New fossilised fish species discovered in Thailand
A new fossilised fish species dating back 150 million years has been discovered in north-east Thailand - but it's taken researchers two decades to realise it.
|A new fossilised fish species Khoratichthys gibbus, dating back 150 million years, |
unearthed in Nakhon Ratchasima [Credit: Prasit Tangprasert]
'Khorat' is a nickname of Nakhon Ratchasima province, 260 kilometres north-east of Bangkok, where the fossil was discovered 20 years ago.
The fossil was found in the middle of two rock slabs by workers digging a pond in Nakhon Ratchasima and was handed over to Nakhon Ratchasima Rajabhat University in 1997.
However, due to a lack of researchers at the university, a study on the fossil began 17 years later when Lionel Cavin, a fish fossil expert from Switzerland joined two Thai researchers.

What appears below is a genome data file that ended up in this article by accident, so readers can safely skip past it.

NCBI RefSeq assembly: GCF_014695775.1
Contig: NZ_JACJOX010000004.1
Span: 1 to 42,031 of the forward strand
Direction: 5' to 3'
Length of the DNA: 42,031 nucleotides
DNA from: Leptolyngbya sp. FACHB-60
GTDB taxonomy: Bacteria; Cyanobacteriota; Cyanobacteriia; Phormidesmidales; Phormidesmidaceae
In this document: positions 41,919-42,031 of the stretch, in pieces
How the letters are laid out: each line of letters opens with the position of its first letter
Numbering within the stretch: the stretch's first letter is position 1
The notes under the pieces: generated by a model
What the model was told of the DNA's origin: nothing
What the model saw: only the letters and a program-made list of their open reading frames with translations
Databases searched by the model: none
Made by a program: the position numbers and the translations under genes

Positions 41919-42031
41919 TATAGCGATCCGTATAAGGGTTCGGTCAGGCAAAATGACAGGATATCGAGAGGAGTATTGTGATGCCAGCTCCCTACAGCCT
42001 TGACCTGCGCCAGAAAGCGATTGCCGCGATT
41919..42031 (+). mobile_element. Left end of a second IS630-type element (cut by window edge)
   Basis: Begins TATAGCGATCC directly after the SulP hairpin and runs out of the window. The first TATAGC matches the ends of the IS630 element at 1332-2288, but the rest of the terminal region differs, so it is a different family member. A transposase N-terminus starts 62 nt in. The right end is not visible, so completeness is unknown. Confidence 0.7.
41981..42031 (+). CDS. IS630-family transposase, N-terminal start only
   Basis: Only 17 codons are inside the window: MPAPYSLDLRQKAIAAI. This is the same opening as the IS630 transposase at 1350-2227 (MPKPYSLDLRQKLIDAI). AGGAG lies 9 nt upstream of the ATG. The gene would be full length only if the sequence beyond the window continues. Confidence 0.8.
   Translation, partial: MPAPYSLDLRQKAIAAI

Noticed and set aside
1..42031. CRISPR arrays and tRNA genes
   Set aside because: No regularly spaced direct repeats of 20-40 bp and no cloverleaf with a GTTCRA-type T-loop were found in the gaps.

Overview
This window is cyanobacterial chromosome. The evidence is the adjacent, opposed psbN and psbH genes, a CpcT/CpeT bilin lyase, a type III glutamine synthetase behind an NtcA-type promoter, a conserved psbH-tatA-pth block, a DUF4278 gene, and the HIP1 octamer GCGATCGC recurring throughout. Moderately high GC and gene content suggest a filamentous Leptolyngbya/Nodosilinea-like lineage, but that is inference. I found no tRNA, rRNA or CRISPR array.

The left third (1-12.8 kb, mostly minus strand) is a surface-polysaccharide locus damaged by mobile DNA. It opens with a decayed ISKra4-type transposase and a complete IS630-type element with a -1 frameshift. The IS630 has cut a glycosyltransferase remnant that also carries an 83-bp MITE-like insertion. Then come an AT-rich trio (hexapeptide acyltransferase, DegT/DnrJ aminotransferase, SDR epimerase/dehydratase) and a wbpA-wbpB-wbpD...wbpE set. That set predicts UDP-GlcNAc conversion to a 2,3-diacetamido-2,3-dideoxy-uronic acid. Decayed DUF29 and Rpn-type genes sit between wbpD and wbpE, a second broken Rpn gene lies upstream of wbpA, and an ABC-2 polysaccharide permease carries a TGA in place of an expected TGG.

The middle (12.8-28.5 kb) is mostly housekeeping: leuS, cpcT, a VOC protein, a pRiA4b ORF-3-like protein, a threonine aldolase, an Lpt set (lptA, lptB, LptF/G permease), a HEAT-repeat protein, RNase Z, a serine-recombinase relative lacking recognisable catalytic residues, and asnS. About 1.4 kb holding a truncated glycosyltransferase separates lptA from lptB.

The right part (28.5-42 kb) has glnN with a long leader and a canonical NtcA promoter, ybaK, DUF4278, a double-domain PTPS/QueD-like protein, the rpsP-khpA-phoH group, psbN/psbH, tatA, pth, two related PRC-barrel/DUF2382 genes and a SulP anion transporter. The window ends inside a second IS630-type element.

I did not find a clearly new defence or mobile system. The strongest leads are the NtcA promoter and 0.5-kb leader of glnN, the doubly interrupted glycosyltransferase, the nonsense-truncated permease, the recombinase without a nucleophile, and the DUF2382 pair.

The Khoratichthys gibbus is a 36-centimetre long bony fish with a distinctive hump at the back of the neck, according to Uthumporn Deesri, one of the researchers.
Upon further study of the fish's features, the new species was found to be the first group, or those at the earliest stage of evolution, of the entire alligator gar group, Uthomporn said.
The fossil also serves as evidence of the diversity of freshwater fish found in the north and north-east of the country, she added.
Prior to this discovery, other new fish species from the late Jurassic to early Cretaceous period had been found by Cavin and his team in north-east Thailand since 2003.
Source: AAP [May 05, 2017]